The Steelers 2020 season ended with an embarrassing playoff loss to the Cleveland Browns.  Ben Roethlisberger threw four interceptions in the 48-37 blowout at the hands of their hated division rival.  The lasting memory of that game was Roethlisberger and Maurkice Pouncey sitting on the bench after the game, heads down, contemplating their future.  As Kevin Colbert and company began to formulate the Steelers 2021 plan, it’s hard to imagine a complete rebuild wasn’t in order.  As it turned out, they had the exact opposite in mind.

Strike one: Keeping the quarterback

Everyone seemed to know that Ben Roethlisberger was no longer the same quarterback after 2020 season.  Everyone is except Steelers management that is.  He had clearly lost his biggest asset, the ability to scramble and shed would be tacklers with ease.  What was left was a shell of the former player.  Big Ben had become a dink and dunk pocket passer, which was never his strong suit.

The time to move on, and find the next Steelers quarterback was upon them.  This franchise either didn’t realize, or refused to admit their “guy” was done.  They instead bypassed one of the best quarterback drafts in sometime.  The results were predictable.  Roethlisberger had another sub par season, which worsened as the season went on.  By the end, the team could barely scrounge up any semblance of an offense.

Strike two: Ignoring the offensive line

If the plan is to bring back your 38 year old broken down quarterback, then its not a good idea to basically ignore the crumbling offensive line.  The Steelers ended the 2020 season with both Maurkice Pouncey and David DeCastro over 30 and in a steep decline.  Alejandro Villanueva and Matt Feiler were impending free agents, and the lone bright spot from 2020 was a rookie fourth round draft pick in Kevin Dotson.

Most, including us, thought that priority number one during the off-season would be to bolster this group.  Will the Steelers offensive line be their undoing in 2021?

Instead, the team again chose to put the offensive line on the back burner and concentrate elsewhere.  Kevin Colbert waited until the third and fourth round to fill out key positions along his line.  Adding two mid-round rookies to an already failing group had predictable results.  The Pittsburgh Steelers had one of the worst offensive lines in football in 2020.  The team finished dead last in rushing, and Roethlisberger had precious little time to throw.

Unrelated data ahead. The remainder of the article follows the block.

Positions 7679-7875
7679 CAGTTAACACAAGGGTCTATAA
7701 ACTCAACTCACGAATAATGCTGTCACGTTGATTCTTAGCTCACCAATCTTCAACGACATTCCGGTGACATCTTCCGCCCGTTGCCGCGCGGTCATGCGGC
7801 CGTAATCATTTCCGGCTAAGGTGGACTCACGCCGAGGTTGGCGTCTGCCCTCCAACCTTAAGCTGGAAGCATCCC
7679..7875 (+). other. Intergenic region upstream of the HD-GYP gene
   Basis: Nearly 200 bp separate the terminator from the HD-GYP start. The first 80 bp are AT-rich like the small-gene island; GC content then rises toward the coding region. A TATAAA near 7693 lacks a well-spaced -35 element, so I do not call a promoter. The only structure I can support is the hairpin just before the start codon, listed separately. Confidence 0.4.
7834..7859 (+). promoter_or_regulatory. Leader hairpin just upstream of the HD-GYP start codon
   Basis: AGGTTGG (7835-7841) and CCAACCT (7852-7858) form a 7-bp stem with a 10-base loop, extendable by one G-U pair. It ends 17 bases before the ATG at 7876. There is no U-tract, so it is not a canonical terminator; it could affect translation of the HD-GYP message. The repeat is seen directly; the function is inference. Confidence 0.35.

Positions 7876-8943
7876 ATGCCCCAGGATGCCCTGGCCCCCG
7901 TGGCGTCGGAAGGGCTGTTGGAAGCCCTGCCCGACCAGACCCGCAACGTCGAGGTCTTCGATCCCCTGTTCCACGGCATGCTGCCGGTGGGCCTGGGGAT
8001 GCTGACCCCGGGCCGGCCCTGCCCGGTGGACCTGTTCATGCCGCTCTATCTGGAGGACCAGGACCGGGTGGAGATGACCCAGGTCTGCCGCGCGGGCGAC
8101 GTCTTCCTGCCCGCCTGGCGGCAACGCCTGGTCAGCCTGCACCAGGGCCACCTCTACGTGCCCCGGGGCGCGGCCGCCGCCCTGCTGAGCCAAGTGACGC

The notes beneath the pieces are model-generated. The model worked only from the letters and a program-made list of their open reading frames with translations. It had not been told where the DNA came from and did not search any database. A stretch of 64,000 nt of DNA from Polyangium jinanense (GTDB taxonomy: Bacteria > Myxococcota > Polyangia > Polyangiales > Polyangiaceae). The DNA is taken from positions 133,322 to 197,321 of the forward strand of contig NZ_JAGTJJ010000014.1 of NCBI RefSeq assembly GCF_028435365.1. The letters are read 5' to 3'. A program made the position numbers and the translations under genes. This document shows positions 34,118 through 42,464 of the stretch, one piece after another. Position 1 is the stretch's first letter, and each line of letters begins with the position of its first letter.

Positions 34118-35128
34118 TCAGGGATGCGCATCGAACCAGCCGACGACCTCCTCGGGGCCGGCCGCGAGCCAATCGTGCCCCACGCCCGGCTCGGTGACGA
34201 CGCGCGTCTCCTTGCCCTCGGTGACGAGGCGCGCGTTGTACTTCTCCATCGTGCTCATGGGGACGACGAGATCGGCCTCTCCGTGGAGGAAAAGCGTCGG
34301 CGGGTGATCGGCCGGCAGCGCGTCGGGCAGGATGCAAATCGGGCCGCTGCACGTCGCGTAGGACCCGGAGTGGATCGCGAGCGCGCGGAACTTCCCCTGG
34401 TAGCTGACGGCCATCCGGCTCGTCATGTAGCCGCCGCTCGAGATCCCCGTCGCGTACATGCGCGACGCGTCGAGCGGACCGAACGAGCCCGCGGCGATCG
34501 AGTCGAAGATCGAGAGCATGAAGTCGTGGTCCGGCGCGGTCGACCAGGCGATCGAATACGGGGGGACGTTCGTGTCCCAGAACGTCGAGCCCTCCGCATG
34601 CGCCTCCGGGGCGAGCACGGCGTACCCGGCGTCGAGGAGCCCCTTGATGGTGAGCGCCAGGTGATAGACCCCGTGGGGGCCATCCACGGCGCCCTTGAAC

Strike three: The draft

The Steelers 2021 plan was centered around the belief that all that was missing from this offense was a bell cow running back.  They quickly fell in love with Alabama’s Najee Harris.  Throughout the draft process, Pittsburgh made no secret that Harris was their guy despite all the other holes along the roster.  Drafting a running back in the first round is a bad idea to begin with.  It has been proven over and over again that top quality backs can be found much later in the draft.  Add to this the fact that he would be running behind an awful line, and this plan was doomed from the start.

On the surface, Najee Harris’ stats look very good.  A rookie with 1,200 yards rushing is usually a pretty good season.  But dig deeper and we see a very different story.  Harris’ very pedestrian 3.9 yards per carry show a back who did not make many impactful plays.  It was only his league leading 307 carries that made his rushing total so impressive.  This is not to say Najee Harris is not a very good player.  But rather to point out the team would have been much better off drafting lineman early, and then addressing back later on in the draft.

The Steelers bypassed some very good lineman because of their obsession at running back.  Creed Humphrey, to name just one, could have been the answer at center for years to come.  Instead it looks like the team will be once again trying to fill the center position after the disastrous rookie season of Kendrick Green.  The rest of the draft looks spotty at best.  Pat Freiermuth appears to be a solid selection, but again at the expense of filling more pressing positions.  Dan Moore struggled mightily after being thrown in as the team’s starting left tackle.  He showed some flashes, but is still very much a question mark as we head into 2022.

A failed plan:

The 2021 Steelers plan was a clear case of an organization refusing see a franchise player has declined past the point of no return.  Loyalty is a great trait for any team, but when it leads to clouded judgment it can be a huge detriment.  The Steelers did everything they could to prop up Ben Roethlisberger for one last Super Bowl run.  They tried to emulate teams and players who were around when Roethlisberger was at his best.  Najee Harris as Le’Veon Bell, Diontae Johnson as AB, and Pat Freiermuth as Heath Miller.  In the end none of those players was as good as there predecessors, including the quarterback.  Refusing to start a rebuild in 2021 set this franchise back.  How far back remains to be seen, but there is no championships in the near future for this team.